Categories Consumer, Earnings Call Transcripts

Wal-Mart Stores Inc. (WMT) Q4 2021 Earnings Call Transcript

WMT Earnings Call - Final Transcript

Wal-Mart Stores Inc. (NYSE: WMT) Q4 2021 earnings call dated Feb. 18, 2021

Corporate Participants:

Doug McMillon — President and Chief Executive Officer

Brett Biggs — Executive Vice President and Chief Financial Officer

Dan Binder — Vice President, Investor Relations

Judith McKenna — President and Chief Executive Officer, Walmart International

Guilherme Loureiro — Chief Executive Officer, Walmex

Kalyan Krishnamurthy — Chief Executive Officer, Flipkart

Sameer Nigam — Co-Founder & Chief Executive Officer, PhonePe

Kathryn McLay — President and Chief Executive Officer, Sam’s Club

Suresh Kumar — Executive Vice President, Global Chief Technology Officer and Chief Development Officer

John Furner — President and Chief Executive Officer, Walmart U.S.

Analysts:

Peter Benedict — Robert W. Baird & Co. — Analyst

Paul Trussell — Deutsche Bank — Analyst

Karen Short — Barclays — Analyst

Simeon Gutman — Morgan Stanley — Analyst

Bob Drbul — Guggenheim — Analyst

Stephanie Wissink — Jefferies & Co. — Analyst

Michael Lasser — UBS — Analyst

Robert F. Ohmes — Bank of America Merrill Lynch — Analyst

Kelly Bania — BMO — Analyst

Oliver Chen — Cowen and Company — Analyst

Ed Yruma — KeyBanc Capital Markets — Analyst

Greg Melich — Evercore ISI — Analyst

Chuck Grom — Gordon Haskett — Analyst

Chris Horvers — JPMorgan Chase & Co. — Analyst

Paul Lejuez — Citigroup — Analyst

Presentation:

Good morning and welcome to Walmart’s 2021 Investment Community Meeting. Thank you all for joining us on the webcast. We appreciate your interest in Walmart, I know the executive team looks forward to sharing their strategies with you and answering your questions.

Now, let me get a few of our usual statements out of the way. The information presented at today’s meeting should be viewed in conjunction with our press release and earnings materials that can be found on our website, stock.walmart.com. The presentations will also be posted on our website as they are completed.

Today’s presentations include forward-looking statements that are subject to future events and uncertainties, which could cause actual results to differ materially from these statements. Please reference our entire Safe Harbor statement and non-GAAP reconciliations, which are included with our earnings materials on our website, stock.walmart.com.

Hopefully, you’ve had a chance to review our earnings materials and guidance issued this morning. You can see today’s agenda on your screen. And in a moment, Doug McMillon, Walmart’s President and CEO will share some initial thoughts with you about our culture, our people and our opportunities. And then he’ll be back to discuss Walmart’s strategic objectives after you hear from our CFO, Brett Biggs. Brett will discuss Q4 results and fiscal year ’22 guidance, and then we will conduct our first of two Q&A sessions today. We’ll have a brief 10-minute break following the Q&A session. And then you will hear from several other leaders, who will discuss our priorities and strategies across the business. Following these presentations, we’ll have another brief break, and then we will conduct our second Q&A session. And at the end of that session, our formal meeting will conclude.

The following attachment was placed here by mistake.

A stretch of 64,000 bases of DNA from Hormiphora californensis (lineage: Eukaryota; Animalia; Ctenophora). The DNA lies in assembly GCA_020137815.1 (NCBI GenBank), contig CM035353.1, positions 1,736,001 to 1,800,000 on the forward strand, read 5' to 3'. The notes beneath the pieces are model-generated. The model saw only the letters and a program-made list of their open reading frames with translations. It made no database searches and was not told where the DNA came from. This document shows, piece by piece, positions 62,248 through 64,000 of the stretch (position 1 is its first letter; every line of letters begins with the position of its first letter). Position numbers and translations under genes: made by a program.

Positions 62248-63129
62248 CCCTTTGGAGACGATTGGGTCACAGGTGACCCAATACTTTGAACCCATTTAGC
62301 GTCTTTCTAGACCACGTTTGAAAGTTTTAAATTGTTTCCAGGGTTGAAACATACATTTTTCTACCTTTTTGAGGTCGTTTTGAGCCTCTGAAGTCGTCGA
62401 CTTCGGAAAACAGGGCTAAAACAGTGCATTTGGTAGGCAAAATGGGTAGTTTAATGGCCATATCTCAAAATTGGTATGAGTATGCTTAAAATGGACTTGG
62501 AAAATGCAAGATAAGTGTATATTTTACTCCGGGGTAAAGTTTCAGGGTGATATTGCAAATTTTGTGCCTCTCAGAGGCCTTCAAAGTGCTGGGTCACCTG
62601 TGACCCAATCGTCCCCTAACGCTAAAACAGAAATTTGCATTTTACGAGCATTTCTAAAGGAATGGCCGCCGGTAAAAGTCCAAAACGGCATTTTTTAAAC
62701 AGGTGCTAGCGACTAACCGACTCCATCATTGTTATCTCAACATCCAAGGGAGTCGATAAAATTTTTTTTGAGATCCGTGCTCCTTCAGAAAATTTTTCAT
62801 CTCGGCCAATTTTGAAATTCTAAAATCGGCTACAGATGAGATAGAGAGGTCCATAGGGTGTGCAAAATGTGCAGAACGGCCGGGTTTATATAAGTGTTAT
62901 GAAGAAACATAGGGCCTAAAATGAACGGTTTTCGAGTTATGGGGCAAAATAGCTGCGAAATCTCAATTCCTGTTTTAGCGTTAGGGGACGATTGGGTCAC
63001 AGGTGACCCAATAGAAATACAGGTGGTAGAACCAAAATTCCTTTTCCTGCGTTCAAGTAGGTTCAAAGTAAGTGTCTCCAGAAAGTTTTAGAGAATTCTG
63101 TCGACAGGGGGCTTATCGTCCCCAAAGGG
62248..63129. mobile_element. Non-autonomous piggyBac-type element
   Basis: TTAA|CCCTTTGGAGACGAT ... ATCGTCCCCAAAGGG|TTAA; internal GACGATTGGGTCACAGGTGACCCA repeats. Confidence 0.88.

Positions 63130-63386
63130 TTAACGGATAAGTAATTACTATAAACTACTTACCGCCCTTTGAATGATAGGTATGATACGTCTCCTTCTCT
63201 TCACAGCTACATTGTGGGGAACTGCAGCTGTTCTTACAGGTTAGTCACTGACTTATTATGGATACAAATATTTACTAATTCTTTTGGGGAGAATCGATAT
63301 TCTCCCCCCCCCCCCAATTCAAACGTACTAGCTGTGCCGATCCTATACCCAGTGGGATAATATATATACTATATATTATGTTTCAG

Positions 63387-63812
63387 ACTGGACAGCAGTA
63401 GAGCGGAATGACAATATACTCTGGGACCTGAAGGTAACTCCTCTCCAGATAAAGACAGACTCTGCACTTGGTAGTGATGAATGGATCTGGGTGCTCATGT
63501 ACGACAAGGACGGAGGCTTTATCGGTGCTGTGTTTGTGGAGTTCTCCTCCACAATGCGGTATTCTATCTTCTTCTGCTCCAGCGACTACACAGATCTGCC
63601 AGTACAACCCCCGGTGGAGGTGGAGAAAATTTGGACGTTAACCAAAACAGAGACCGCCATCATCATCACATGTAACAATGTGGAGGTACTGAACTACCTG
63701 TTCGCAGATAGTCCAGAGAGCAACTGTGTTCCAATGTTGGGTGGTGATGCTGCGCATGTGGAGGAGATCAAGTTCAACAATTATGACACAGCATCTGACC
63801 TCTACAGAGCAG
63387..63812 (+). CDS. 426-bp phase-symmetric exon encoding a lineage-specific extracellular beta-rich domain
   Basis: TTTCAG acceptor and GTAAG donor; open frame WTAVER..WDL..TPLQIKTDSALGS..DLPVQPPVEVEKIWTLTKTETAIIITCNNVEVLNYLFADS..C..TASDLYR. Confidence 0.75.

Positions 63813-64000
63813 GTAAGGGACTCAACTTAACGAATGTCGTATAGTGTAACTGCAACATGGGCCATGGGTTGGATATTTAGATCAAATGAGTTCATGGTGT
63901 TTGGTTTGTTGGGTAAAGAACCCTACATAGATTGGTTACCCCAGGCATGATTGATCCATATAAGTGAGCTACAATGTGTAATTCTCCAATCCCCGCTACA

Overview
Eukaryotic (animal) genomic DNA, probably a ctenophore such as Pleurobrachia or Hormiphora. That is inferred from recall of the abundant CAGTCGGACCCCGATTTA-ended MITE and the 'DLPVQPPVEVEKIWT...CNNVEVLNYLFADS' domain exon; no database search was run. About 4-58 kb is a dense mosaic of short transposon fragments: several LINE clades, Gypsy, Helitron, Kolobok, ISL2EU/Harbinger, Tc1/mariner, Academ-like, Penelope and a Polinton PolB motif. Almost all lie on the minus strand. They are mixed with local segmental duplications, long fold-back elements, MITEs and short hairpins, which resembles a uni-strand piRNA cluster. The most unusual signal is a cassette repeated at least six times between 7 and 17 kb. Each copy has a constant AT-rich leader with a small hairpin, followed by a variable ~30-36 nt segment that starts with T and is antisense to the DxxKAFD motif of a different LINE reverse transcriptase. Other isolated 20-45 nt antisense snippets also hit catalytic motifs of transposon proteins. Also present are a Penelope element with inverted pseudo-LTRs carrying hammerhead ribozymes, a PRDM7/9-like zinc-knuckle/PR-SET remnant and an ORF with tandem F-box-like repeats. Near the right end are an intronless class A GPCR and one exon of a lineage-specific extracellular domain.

With that, let’s get things started.

Doug McMillon — President and Chief Executive Officer

Hello everyone, and thank you for joining us for our 2021 investment community meeting. We’re grateful for your interest in our company and for the confidence so many of you have in our future. We believe that confidence is well founded, and we’re excited to give you an update on the opportunities we see ahead. I’ve been a part of Walmart for more than 30 years now, and I can’t remember a time when there were so much exciting change happening inside our company.

The world around us is changing in big and important ways, and I’m so encouraged by how our associates are leading and embracing change. We have a blend of experience and new thinking that are coming together to allow us to execute with more creativity and speed. We aren’t the business we were just a few years ago. And we aren’t the business you will see in the years ahead. We’re moving.

David Glass was a CEO that followed Sam Walton. He led us into the food business and got us started outside the United States. In the 1990s I remember him telling us repeatedly that the company was just getting started. Every time I’d hear him say it, I would think, really? We were already large by then and so much has already happened. But today I can tell our associates the same thing. There is so much opportunity still in front of us. We have the talent, the culture and the assets to thrive in the next generation of retail, to invent it. We’ve been building for this moment and the moment is here. It’s up to us.

We can make it true that in 2021 this company was just getting started. I know many of you have been investing in and following Walmart for a long time, and you know a lot about our company. This is a different business today and we’re just getting started. We’re moving. Looking back at 2020, I’m so proud of how our a big team has responded to the challenges. They just keep stepping up. It feels like our customers and society have come to appreciate our associates more than usual, and that’s well deserved. So many have been selfless and courageous.